We Remember Dorothy Height

By Gary A. Johnson

April 20, 2010

Civil rights pioneer Dr. Dorothy Height, died Tuesday at age 98, at Howard University Hospital.  Height, who had been Chair and President of the National Council of Negro Women, a group she led from 1957 to 1988, when she became the group’s chair and president emerita.  She also worked in the 1960’s alongside other civil rights icons including Rev. Martin Luther King, Benjamin Hooks, A. Phillip Randolph, and John Lewis.

President Obama called her the Godmother of the Civil Rights movement.  Height’s years of service span from President Roosevelt to the Obama administration.  She was awarded the Presidential Medal of Freedom in 1994 by President Clinton and the Congressional Gold Medal in 2004.

Beyond these tremendous accolades, if one looks deeper, millions of women can link their success to Dorothy Height.  I spent most of my life surrounded by successful women who have Dorothy Height to thank as their inspiration.  I bet the number of women mentored by Dr. Height is in the thousands.  Name a woman of any color who exemplifies the class stature and dignity of Dorothy Height?

Her passing leaves a tremendous void in the area of quiet dignity and strength.  To learn more about Dr. Height and the National Council for Negro Women visit their official web site at:  http://www.ncnw.org.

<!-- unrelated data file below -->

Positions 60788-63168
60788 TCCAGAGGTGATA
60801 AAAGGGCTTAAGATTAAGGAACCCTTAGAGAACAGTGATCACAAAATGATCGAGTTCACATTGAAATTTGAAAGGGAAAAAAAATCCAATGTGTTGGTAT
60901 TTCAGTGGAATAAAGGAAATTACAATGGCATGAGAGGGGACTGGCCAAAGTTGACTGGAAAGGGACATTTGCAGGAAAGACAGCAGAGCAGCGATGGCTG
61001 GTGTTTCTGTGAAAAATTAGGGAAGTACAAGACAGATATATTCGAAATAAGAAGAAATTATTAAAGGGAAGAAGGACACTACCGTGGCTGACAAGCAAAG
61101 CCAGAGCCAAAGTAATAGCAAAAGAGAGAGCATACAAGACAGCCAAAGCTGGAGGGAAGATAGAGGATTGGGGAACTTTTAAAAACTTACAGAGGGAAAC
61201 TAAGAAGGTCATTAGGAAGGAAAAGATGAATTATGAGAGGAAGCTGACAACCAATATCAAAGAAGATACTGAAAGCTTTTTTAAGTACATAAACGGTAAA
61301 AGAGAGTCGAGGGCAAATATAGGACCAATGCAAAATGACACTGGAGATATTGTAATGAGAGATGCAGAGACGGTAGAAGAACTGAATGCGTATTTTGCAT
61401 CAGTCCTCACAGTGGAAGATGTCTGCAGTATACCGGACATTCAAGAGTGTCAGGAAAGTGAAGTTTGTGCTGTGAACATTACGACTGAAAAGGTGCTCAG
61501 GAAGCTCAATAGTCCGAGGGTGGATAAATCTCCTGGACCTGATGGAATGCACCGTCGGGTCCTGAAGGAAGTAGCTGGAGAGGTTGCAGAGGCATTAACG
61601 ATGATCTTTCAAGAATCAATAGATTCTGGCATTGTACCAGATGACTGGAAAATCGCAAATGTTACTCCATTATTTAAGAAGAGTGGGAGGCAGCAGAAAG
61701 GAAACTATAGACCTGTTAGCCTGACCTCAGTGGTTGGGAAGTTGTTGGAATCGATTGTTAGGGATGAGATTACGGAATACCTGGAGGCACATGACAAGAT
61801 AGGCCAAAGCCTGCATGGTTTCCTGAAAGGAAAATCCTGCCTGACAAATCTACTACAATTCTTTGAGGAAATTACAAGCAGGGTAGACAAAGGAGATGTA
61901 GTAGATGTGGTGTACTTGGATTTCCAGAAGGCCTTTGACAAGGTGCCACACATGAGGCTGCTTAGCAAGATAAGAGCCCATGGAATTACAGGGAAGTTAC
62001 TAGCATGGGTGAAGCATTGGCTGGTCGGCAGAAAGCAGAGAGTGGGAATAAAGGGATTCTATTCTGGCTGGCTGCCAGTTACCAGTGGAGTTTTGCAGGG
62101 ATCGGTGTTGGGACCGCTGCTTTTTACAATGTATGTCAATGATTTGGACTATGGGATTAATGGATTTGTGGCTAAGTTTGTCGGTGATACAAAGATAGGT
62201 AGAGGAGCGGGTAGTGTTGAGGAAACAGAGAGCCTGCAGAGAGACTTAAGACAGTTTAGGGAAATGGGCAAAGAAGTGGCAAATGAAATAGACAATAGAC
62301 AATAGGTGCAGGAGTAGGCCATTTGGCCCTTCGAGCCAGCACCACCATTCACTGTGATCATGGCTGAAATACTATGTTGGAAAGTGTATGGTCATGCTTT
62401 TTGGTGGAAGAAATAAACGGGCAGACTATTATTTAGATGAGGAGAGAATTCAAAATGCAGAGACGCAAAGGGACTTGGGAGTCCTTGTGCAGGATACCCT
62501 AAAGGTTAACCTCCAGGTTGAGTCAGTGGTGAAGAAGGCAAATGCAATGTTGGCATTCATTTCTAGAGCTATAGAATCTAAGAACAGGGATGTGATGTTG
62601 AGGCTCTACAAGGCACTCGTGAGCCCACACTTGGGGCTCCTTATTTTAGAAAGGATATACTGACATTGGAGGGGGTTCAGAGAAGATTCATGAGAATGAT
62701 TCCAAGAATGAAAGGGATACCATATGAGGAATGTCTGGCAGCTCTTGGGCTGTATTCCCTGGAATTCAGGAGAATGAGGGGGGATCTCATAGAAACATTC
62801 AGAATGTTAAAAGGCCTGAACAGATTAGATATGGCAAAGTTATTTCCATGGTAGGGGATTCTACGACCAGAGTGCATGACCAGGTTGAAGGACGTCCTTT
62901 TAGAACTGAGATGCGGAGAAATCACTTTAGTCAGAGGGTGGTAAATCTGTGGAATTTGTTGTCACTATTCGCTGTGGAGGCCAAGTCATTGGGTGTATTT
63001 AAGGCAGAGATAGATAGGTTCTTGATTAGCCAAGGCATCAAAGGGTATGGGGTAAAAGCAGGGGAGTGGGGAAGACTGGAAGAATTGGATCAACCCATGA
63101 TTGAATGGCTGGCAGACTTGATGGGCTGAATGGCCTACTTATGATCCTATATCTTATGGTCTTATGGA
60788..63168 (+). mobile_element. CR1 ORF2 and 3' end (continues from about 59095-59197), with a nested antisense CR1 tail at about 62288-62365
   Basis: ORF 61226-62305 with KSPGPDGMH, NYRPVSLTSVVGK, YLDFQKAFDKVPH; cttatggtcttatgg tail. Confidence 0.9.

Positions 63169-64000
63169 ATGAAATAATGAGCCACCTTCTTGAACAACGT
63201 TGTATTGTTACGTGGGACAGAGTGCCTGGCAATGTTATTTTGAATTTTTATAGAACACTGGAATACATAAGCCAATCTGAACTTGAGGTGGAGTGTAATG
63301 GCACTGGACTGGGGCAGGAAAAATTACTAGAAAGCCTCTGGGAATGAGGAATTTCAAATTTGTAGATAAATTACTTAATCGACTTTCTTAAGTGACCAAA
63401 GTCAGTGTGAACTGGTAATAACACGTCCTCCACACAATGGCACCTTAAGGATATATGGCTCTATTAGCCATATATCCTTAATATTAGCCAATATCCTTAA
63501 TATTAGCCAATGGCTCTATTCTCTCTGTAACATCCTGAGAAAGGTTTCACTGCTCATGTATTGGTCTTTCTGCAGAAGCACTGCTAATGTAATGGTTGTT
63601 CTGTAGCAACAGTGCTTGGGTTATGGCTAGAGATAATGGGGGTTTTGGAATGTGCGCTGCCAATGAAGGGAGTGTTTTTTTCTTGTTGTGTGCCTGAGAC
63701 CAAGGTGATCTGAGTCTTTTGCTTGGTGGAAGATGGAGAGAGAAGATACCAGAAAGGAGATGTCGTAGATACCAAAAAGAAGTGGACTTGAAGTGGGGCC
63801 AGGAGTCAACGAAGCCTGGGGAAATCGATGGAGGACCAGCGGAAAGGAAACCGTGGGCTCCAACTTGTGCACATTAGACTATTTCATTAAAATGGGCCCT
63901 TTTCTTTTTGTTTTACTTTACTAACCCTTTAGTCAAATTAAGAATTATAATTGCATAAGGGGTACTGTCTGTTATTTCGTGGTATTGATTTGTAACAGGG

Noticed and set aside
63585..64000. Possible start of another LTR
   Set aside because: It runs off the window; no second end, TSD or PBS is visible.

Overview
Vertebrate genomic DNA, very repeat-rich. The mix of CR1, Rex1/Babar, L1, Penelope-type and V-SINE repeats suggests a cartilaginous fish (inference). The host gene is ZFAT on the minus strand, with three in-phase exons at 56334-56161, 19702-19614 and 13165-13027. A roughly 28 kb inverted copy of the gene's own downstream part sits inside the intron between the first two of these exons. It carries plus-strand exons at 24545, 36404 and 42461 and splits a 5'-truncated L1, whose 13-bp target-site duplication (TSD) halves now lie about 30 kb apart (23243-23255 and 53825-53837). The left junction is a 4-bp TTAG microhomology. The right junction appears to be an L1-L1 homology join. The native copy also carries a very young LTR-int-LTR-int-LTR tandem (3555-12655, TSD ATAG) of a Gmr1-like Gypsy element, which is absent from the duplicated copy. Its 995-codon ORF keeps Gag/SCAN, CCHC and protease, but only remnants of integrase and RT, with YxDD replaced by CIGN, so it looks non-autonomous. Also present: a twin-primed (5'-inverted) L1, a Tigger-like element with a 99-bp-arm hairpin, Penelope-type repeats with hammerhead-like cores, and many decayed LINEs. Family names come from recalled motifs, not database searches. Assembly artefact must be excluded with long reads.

Gary Johnson is the Founder & Publisher of Black Men In America.com a popular online magazine on the Internet and the Black Men In America.com Blog. Gary is also the author of the new book“25 Things That Really Matter In Life.”

One Response to “We Remember Dorothy Height”

  1. Yes, Queen Dr. Dorothy Height was the first renown American figure to sign on with the Benjamin Banneker Memorial endeavor from year one in 1996, along with Kings Col. Ezra Cummings and Drs. John Hope Franklin and the more recently transitioned mathematical Genius, Dr. Abdulalim Shabazz, World Renown Sculptor, Ms. Tina Allen, and the progenitor who successfully lobbied to have Banneker Overlook Park in the Nation’s Capital named for him in 1967, renown Historian and Author, Mrs. Louise Hutchinson. May they all RIP.

    They are all sorely missed. Too bad not enough of those who have come after them have not followed suit with their selfless Genius, Compassion, Commitment to Society and Selfless Love.

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